Format

Send to

Choose Destination
See comment in PubMed Commons below
J Biol Chem. 1993 Apr 25;268(12):8899-907.

Regulation of G protein function by an effector in GTP-dependent signal transduction. An inhibitory subunit of cGMP phosphodiesterase inhibits GTP hydrolysis by transducin in vertebrate rod photoreceptors.

Author information

1
Kresge Eye Institute, Detroit, Michigan.

Abstract

The regulation of cGMP phosphodiesterase in vertebrate rod photoreceptors is a typical G protein-dependent signal transduction mechanism. The interaction of P gamma, an inhibitory subunit of cGMP phosphodiesterase, with transducin alpha subunit (T alpha) is essential for the activation of cGMP phosphodiesterase. It has been shown that, in a homogenized preparation of frog (Rana catesbeiana) rods, P gamma interacts with GTP.T alpha and remains tightly bound to GDP.T alpha after GTP hydrolysis on T alpha. Association of this complex with beta gamma subunits of transducin (T beta gamma) triggers the release of P gamma from the complex and the subsequent inactivation of cGMP phosphodiesterase. In a system reconstituted with purified components, both GTP- and GDP-bound forms of T alpha were found to interact with P gamma. Under these conditions, P gamma inhibited GTP hydrolysis by transducin in a noncompetitive manner with a Ki of 92 nM. Binding of an hydrolysis-resistant GTP analog to T alpha was also inhibited by P gamma. These inhibitions of transducin function were resulted from the inhibition of both hydrolysis of GTP bound to T alpha and interaction of GDP.T alpha with membrane-bound T beta gamma. However, after GDP.T alpha reassociated with membrane-bound T beta gamma, the inhibitory effect of P gamma on the binding of an hydrolysis-resistant GTP analog to T alpha was greatly diminished, suggesting that the GTP/GDP exchange on T alpha was not inhibited by P gamma. These data indicate that the T alpha function is altered during complexing with P gamma. G protein functions may be modified by interacting with an effector in the G protein-dependent signal transduction.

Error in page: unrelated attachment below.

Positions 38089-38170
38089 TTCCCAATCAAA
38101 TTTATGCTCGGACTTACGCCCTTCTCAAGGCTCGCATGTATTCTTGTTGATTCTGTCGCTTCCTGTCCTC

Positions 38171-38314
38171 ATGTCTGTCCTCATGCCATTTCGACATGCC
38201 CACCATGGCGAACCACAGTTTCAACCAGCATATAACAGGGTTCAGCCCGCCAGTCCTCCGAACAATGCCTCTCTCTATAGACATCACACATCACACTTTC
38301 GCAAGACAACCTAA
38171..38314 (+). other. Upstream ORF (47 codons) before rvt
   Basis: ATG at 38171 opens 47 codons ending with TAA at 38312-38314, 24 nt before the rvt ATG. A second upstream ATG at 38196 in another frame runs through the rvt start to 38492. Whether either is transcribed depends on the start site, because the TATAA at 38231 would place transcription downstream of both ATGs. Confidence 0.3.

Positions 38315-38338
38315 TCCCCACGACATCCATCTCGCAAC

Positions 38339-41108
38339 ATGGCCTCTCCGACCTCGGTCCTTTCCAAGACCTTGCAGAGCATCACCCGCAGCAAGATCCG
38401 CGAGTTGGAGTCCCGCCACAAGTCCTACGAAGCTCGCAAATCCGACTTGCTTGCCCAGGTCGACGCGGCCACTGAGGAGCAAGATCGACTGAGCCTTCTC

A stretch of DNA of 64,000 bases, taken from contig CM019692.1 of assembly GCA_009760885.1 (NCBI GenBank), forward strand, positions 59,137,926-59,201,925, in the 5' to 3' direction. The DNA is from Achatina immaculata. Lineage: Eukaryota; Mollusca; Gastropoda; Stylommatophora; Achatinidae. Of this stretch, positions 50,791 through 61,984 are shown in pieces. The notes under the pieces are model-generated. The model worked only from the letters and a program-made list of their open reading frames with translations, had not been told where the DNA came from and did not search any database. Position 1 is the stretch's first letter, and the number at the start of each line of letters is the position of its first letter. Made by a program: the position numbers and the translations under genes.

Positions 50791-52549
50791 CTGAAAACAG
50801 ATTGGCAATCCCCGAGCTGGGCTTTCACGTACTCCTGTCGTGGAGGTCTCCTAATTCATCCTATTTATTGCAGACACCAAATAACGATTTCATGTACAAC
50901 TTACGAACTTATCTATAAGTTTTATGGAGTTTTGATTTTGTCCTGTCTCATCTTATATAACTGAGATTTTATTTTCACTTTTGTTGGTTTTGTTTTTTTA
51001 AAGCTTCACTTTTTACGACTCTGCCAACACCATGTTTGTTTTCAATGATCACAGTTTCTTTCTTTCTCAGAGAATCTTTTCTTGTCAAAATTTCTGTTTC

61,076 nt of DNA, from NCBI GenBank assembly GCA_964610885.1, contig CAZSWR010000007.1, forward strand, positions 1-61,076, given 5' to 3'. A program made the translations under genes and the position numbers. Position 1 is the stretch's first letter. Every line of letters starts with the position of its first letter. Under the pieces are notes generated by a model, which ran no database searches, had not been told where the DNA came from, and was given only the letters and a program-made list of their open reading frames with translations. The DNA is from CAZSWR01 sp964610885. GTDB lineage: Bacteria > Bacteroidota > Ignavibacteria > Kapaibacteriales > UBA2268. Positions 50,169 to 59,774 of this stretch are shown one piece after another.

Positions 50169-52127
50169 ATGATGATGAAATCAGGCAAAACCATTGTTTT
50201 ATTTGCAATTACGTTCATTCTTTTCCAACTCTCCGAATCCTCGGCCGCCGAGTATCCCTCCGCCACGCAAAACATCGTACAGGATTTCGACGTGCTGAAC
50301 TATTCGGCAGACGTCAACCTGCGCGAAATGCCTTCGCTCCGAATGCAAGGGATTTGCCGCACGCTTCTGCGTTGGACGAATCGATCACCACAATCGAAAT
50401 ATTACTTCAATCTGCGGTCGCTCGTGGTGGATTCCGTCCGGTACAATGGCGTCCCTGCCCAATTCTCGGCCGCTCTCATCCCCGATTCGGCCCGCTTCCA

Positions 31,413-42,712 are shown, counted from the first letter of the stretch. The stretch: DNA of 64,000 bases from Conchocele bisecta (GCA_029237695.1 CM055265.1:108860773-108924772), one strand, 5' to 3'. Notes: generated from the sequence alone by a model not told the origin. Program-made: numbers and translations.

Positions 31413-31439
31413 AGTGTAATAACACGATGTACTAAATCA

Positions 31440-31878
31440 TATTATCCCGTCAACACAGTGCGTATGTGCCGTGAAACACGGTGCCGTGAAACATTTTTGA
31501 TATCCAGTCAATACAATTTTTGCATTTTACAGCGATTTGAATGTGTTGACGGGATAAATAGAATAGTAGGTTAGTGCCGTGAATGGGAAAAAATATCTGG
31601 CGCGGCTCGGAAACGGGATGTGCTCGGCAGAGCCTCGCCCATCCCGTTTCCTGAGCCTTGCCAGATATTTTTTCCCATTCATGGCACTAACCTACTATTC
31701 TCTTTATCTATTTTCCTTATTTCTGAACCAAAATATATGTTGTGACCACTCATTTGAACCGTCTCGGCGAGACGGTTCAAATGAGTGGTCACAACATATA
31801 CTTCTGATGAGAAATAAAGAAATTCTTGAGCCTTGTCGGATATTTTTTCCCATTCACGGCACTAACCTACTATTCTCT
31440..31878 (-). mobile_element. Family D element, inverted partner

PMID:
8386172
[Indexed for MEDLINE]
Free full text
PubMed Commons home

PubMed Commons

0 comments

    Supplemental Content

    Full text links

    Icon for HighWire
    Loading ...
    Support Center